Dating from 1833 these buildings sit on the crest of a small rise. The church is surrounded by a graveyard with inscriptions which date back to 1836.

DEDICATED TO PRESERVING THESE NATIONALLY IMPORTANT BUILDINGS AND GRAVEYARD

These are the foundation stones of corporate agriculture in Australia, laid by free and convict pioneers.

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The church was built as the chapel of the Australian Agricultural Company by Sir Edward William Parry, Commissioner. It remains to this day essentially as it was constructed in 1833. The original furniture is of local red cedar.

The rectory, built in 1836 by the Australian Agricultural Company, has managed to maintain is early colonial character despite a fire in 1859 which destroyed the eastern wing and roof. Original design characteristics are windows with small panes, French windows, louvred shutters and verandah incorporated under the main roof.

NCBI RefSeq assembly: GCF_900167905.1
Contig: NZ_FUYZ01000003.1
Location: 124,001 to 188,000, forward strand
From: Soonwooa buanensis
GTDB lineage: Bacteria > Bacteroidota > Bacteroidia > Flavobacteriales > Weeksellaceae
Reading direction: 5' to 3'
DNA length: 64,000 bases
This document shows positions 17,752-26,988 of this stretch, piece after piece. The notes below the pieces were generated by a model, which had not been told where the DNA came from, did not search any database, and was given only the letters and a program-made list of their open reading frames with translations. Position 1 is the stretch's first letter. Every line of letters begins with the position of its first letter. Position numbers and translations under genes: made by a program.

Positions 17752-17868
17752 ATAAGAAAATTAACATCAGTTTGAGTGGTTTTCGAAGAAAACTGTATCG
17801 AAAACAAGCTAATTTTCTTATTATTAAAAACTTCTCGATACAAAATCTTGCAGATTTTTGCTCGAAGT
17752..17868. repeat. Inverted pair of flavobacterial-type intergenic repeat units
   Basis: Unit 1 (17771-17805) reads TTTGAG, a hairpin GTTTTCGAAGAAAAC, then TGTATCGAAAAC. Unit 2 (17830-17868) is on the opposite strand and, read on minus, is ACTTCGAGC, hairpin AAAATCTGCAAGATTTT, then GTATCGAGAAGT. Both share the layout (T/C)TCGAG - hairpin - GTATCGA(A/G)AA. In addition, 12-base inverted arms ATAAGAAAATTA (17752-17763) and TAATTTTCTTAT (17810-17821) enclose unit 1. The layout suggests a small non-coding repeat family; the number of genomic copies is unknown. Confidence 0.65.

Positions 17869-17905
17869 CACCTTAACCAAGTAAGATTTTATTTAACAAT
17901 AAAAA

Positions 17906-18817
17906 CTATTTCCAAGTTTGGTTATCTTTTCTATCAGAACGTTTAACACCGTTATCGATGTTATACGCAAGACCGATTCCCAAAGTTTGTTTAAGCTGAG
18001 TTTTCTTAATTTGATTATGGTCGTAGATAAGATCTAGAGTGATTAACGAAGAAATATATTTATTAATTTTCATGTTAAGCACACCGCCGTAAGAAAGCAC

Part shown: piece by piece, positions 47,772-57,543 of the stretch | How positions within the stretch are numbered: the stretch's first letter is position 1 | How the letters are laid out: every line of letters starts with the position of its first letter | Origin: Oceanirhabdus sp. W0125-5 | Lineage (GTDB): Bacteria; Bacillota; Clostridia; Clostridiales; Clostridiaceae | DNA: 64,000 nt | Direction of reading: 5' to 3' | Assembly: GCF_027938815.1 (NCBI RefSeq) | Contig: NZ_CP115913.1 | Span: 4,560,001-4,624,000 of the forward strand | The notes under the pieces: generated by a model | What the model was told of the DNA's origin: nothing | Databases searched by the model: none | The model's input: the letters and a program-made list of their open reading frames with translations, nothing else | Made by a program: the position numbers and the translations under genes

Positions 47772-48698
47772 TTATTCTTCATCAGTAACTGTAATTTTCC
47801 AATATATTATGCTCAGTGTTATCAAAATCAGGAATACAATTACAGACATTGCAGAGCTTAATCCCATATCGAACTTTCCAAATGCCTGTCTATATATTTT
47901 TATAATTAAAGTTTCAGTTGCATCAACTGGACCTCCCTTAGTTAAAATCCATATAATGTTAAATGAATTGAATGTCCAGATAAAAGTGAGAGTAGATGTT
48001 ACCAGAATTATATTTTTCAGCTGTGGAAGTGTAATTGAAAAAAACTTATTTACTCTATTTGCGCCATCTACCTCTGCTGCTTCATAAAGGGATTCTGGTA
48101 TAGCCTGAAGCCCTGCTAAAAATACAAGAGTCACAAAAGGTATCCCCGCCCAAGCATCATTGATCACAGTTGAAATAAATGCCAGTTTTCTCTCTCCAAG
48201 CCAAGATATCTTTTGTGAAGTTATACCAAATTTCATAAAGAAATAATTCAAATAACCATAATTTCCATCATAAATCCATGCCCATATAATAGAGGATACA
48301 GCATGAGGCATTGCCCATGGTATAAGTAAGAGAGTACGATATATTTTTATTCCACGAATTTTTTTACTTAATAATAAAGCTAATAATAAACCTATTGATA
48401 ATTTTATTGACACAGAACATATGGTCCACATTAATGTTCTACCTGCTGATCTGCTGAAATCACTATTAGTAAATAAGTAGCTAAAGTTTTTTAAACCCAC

The church hall, built around 1860, was originally used as a school when the parish school “Quambi” (adjacent, now owned by Great Lakes Council) became overcrowded. The windows are set within a rectangular frame with a semicircle brick relief arch above.

St. John’s graveyard is maintained by St. John’s Church Parish Council. A list of inscriptions can be found on the website of the Australian Cemeteries Index.

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“St. John’s is perhaps the finest and certainly the most intact Anglican Church in Australia which predates the influence of ecclesiology. It is comparable to anything of this scale surviving in England”

Clive Lucas OBE, B.Arch,FRAIA, ERSA